Secrets of an artist’s life: prof/violinist on the benefits, the drawbacks, the mission
By Dave Struett
The life of a young, professional musician is not an easy one, according to adjunct professor and professional violinist Rachel Brown.
She knows this from experience.
The hard part is finding enough time in the day, said Brown, who stays busy teaching, performing, and traveling between the two.
But she would not trade it for anything else.
“This is a lifestyle I really love,” Brown said. “I love that I have to juggle all these things because it gives me a well-rounded life in music.”
The balancing act of teaching and performing is logistically impressive (she often travels to Rockford and South Bend, Indiana for concerts), but it is the array of caps she wears that gives her a unique perspective--and a mission.
Brown said her “life mission” is to show that music is a gateway to a higher power. People can find deeper emotional truths by intensifying their focus on the music.
“I think there are transcendent truths in art music,” she said. “There is something that elevates us as humans. There’s some record of the past that we can’t recreate verbally or visually.”
Getting her students to discover those truths is “a tough nut to crack,” Brown said. “And I don’t shy away from the challenge that it presents.”
Brown is a co-creator of a chamber music group, the Ursa Ensemble. The group helps laymen listeners increase their focus on classical music by using collaborating artists from different art forms.
Sometimes a painter, other times a poet, guides the audience in making art while the chamber group plays.
“That gives them, without understanding the theory behind the music, a way to relate in their own way,” Brown said.
The goal is to get people to focus. “One of the challenges of the 21st century is standing still,” she said.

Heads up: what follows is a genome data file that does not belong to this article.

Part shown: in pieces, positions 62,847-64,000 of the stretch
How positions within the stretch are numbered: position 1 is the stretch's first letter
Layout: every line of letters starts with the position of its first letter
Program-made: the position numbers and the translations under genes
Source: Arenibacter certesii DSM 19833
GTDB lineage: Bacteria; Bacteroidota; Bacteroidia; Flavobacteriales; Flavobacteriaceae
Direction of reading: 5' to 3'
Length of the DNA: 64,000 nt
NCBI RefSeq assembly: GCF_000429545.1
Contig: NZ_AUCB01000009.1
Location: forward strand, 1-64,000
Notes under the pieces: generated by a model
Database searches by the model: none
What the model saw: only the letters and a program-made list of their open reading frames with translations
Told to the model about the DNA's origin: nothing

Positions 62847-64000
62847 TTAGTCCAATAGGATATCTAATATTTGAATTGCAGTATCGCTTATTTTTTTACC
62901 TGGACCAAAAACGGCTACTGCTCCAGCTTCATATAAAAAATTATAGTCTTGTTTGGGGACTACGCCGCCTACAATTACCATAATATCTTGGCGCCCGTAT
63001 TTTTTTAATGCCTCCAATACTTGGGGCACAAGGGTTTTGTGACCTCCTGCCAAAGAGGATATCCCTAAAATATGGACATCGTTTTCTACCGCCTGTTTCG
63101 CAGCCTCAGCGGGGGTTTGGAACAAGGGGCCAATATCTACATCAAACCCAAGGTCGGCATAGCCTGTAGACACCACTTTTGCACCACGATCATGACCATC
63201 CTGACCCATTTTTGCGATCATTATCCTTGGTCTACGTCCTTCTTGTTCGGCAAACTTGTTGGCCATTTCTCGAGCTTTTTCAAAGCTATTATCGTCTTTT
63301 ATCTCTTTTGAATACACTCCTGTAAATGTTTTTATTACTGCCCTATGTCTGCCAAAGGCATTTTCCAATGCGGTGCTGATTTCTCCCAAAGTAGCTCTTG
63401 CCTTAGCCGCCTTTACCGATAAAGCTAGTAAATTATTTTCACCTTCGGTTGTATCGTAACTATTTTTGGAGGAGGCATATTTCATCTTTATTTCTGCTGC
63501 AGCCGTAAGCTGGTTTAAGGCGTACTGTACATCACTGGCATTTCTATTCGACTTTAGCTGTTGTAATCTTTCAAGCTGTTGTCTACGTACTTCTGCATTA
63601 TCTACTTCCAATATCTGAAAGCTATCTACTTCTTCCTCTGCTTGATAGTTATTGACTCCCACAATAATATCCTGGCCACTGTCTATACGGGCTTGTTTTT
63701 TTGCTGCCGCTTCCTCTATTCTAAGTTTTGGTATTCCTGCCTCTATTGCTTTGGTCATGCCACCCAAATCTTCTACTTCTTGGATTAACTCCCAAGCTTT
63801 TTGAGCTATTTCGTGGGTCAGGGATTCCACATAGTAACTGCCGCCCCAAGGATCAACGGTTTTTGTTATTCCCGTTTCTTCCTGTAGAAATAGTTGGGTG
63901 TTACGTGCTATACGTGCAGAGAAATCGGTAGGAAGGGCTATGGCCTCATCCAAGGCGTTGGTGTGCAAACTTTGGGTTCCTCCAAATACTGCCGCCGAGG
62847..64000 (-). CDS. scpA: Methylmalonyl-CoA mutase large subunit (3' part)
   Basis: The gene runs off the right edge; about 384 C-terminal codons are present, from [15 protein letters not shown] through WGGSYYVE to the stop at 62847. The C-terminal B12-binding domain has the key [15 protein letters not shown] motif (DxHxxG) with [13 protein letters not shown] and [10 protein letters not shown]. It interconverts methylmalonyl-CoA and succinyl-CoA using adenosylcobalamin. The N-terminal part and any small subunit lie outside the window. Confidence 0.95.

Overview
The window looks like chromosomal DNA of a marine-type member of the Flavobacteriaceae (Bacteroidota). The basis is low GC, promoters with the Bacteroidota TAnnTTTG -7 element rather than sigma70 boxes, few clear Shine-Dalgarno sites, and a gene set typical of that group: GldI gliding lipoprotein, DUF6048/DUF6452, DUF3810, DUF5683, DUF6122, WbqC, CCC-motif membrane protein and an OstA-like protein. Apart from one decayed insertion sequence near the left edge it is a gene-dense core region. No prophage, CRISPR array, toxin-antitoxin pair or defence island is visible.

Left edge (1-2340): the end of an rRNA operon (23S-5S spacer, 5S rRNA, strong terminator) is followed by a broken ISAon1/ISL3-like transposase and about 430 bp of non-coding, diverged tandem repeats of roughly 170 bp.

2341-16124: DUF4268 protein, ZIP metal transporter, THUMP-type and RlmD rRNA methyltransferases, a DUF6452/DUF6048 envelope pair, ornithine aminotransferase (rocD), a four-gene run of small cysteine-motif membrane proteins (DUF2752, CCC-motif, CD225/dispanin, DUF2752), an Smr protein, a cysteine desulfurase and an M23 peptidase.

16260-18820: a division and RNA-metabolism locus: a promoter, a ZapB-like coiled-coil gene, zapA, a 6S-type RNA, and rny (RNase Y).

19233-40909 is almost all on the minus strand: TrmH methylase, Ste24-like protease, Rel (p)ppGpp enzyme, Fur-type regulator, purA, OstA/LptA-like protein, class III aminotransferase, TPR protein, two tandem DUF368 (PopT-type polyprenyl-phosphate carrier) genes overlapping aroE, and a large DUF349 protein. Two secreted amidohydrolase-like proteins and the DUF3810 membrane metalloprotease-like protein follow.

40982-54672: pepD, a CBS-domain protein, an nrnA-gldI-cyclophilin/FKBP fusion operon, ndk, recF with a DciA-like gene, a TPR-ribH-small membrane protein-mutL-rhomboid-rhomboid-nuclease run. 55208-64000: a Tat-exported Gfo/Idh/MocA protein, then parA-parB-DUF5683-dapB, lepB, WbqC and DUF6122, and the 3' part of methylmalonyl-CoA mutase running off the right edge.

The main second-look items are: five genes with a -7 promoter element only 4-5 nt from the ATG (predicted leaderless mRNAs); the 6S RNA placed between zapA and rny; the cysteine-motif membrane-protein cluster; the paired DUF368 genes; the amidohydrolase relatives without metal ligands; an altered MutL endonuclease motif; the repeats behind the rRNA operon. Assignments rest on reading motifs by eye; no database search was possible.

Getting deep into the music is really what it’s all about, according to Brown. Condensed versions of Beethoven won’t do.
We can get there either through training, like Brown and other musicians have, or through the innovative methods of her ensemble, she said.
At Harold Washington, Brown was surprised to teach more than just violin. She has taught music history, intro to music, global music, humanities, and group piano.
“It’s constantly informing how I play,” she said. “I feel so lucky that I get to stay engaged in those things.”
Born in Minneapolis, Brown moved to Connecticut and then St. Louis before studying music at DePaul. She settled in Chicago for its classical music opportunities.
Brown performs for symphonies in Fort Wayne, Rockford, and South Bend, Indiana, where she often travels to practice. Sometimes she has to stay overnight in housing provided by the orchestra society—often in guest rooms of their personal homes.
“It’s really fun. You get to meet actual humans that want to listen to your concerts,” Brown said. “I don’t know many people in South Bend who are not in the orchestra, so it’s nice to know someone there I can connect with.”
Working full time at an orchestra was a letdown because of the quick pace, she said—only getting a week to learn and then perform the music.
“It’s a little too fast for me to get into the music,” Brown said, who considers herself a “brooding” artist.
“I really like to sink into the music I’m playing,” she said. “Filling in the gaps with teaching and chamber music helped fulfill that need.”
But the multitasking presents its own challenges. With time commitments of several part-time, benefit-less jobs, she struggles to get by.
“I don’t think I can maintain as much balance in my life as I think would be healthy,” she said. “It’s frustrating because I do this much work and I still don’t have healthcare provided by my employer.”
And then there is the instability of each part-time job to worry about.
Brown thinks about things like, “‘Will this orchestra fold?’ Or will I be offered courses next semester?” she said. “That is hard if you’re planning for house buying, or family rearing, or dog adopting.”
In the future, Brown wants to see her chamber group expand. She also wants to record and publish a record.
She would also like to write a book about her discoveries while teaching and performing in a range of concerts.
“I’d like to keep doing what I’m doing but more famously, if that’s a thing I’m allowed to say.”